A standard measure of comfortable living suggests that you shouldn’t spend more than 30 percent of your income on rent, otherwise you won’t be able to afford basic necessities like medicine and food. Yet census data shows that a majority of low-income households pay over 50 percent of their income on rent, while more than a quarter of these households pay over 70 percent.
In order to keep a roof over their heads, some struggling families are forced to sell food stamps, pirate their electricity from neighbors or hope that a friendly stranger will let them in.
Part of the reason for these struggles is America’s unemployment rate.
Manufacturing jobs used to be a reliable source of income in cities like Milwaukee, which lost 56,000 of these very jobs between 1979 and 1983 to overseas competition. As a result, plants and factories closed down and left many inner-city African-American families without a source of income.
In Milwaukee today, 50 percent of working-age black men are jobless, and welfare benefits barely cover the costs of living. With such a limited budget, anything out of the ordinary can lead to falling behind on rent and, in turn, an eviction notice.
This is what happened to Lamar, a legless veteran who received an unexpected second welfare check one month.
Normally, after paying rent, Lamar would have $2.19 a day left over for the rest of the month. But with the extra check, he decided to buy his sons some new shoes and school supplies. However, when the state realized their mistake, he was forced to repay the money from the extra check, which led to him falling behind on rent.
Lamar sold his food stamps at half their face value and even painted an upstairs apartment for his landlord, but it still wasn’t enough. Lamar was evicted.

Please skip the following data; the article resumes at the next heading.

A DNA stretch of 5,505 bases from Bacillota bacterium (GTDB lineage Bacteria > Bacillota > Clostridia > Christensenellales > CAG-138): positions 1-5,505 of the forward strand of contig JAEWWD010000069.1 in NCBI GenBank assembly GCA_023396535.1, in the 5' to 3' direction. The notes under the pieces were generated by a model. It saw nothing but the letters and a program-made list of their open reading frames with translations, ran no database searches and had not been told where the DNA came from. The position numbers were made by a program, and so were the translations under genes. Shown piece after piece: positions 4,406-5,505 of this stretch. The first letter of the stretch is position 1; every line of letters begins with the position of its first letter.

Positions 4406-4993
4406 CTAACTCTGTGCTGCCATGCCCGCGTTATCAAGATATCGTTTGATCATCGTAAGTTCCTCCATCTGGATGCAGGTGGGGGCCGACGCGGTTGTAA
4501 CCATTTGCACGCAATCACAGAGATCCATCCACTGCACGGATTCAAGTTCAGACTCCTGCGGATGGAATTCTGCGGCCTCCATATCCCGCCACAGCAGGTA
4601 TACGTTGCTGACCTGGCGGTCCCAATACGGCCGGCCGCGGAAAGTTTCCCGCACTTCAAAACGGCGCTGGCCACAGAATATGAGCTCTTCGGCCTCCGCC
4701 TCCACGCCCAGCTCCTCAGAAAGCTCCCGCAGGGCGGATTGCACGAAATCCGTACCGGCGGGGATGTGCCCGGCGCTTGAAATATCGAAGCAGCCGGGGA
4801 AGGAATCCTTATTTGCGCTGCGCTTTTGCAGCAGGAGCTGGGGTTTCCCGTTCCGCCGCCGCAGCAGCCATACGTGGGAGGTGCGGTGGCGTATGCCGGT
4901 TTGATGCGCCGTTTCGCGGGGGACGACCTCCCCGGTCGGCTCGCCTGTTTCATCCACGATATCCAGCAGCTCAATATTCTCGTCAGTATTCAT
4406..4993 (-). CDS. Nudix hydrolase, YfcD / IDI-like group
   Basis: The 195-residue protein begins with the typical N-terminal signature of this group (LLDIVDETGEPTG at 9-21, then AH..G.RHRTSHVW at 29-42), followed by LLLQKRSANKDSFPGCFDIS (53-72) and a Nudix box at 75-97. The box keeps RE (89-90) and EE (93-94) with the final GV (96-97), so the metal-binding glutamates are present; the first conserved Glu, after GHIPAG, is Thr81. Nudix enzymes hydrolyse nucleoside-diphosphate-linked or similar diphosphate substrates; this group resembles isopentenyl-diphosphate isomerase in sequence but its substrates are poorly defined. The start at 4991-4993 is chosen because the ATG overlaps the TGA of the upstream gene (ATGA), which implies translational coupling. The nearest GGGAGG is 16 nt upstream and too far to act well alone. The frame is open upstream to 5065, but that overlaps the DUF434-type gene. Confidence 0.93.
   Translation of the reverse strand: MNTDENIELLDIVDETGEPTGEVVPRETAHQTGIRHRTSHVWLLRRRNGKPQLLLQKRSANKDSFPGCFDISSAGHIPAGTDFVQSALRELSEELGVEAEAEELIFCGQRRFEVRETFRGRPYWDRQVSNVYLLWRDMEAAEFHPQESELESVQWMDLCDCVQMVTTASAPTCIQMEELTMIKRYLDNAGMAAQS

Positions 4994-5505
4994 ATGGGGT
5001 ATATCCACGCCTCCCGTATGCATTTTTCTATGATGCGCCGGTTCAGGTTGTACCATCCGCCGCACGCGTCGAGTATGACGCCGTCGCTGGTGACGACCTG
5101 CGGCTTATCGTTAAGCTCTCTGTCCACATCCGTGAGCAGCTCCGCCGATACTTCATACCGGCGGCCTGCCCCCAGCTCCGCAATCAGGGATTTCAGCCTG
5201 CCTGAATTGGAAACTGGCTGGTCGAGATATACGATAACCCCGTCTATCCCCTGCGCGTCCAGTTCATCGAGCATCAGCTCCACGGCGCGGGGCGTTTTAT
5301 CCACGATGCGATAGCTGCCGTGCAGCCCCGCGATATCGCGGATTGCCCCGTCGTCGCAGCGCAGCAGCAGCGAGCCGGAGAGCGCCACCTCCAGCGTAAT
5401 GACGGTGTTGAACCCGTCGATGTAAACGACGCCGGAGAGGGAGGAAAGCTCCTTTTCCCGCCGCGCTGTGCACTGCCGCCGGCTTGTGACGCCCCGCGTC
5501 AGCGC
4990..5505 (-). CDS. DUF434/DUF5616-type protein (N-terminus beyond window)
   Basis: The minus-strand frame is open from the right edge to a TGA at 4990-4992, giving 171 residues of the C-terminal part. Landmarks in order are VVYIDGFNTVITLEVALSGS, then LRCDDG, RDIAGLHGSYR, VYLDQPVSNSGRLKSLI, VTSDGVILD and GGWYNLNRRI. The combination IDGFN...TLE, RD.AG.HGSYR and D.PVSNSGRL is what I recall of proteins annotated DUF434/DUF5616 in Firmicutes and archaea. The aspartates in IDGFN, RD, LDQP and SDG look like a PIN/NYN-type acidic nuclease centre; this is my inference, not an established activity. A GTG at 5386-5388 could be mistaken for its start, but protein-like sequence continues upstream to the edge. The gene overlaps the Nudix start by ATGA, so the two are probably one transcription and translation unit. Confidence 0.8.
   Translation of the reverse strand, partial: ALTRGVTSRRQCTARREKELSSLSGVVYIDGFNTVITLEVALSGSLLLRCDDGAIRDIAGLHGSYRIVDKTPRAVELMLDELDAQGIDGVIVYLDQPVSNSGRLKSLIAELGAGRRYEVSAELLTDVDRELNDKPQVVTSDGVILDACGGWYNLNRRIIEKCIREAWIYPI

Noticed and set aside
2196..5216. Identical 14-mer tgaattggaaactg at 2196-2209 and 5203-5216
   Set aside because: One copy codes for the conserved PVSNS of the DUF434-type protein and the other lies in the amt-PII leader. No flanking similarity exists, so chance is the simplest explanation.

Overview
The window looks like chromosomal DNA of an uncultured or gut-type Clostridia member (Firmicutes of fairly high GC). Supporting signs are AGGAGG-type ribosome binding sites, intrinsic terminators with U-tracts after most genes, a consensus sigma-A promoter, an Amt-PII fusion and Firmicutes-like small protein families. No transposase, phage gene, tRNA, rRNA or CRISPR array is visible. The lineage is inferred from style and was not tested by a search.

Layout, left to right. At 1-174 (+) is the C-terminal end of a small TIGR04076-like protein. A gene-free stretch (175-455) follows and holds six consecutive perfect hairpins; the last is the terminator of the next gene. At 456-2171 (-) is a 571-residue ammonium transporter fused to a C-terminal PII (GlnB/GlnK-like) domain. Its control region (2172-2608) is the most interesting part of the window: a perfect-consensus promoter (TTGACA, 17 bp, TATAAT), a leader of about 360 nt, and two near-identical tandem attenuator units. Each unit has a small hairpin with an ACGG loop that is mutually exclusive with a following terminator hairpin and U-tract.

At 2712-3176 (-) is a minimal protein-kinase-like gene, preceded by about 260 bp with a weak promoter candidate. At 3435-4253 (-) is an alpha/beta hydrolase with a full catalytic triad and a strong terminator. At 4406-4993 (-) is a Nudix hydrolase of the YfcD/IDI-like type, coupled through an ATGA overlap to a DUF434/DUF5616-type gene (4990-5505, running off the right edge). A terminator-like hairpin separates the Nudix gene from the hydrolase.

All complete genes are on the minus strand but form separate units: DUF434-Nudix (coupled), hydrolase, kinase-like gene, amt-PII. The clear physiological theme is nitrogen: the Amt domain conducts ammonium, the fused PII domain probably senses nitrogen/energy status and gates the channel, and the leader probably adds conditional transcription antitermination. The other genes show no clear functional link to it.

Landlords who prey on vulnerable tenants are putting profits ahead of safety.
When you’re in debt to your landlord, you not only live in a state of constant worry, it can also mean putting up with terrible and often dangerous living conditions. After all, if you complain about a broken toilet or window, it might be the final straw that leads to an eviction notice.
Once tenants fall behind on rent, they’re immediately at the mercy of a property owner whose primary concern is often profit over safety.
Sherrena Tarver is one such landlady: when the house she was renting tragically caught fire one day, she knew the apartment was supposed to be equipped with smoke detectors, but she couldn't remember if they’d ever been installed.
After the fire caused the death of her tenant’s baby, Tarver’s main concern was whether she was financially or legally liable for the death. The following day, the fire inspector called to tell Sherrena that she was off the hook and wouldn’t be held accountable.
This led Tarver to shift to her second major concern: Will she have to refund the tenant’s rent for that month? Again, much to Tarver’s relief, the fire inspector told her she wasn’t required to pay back any money, even though she exploited a tenant who had no choice but to accept living in dangerous conditions.
Property owners like Tarver and Tobin Charney, a white man who owns 131 trailer homes in Milwaukee, have become adept at exploiting the financial benefits that come with the threat of eviction.
Charney makes $400,000 a year from his trailers, some of which are no bigger than a shed, while Tarver’s numerous properties allow her to vacation in Jamaica and drive a luxury SUV. Meanwhile, their tenants can barely afford to feed themselves after paying rent.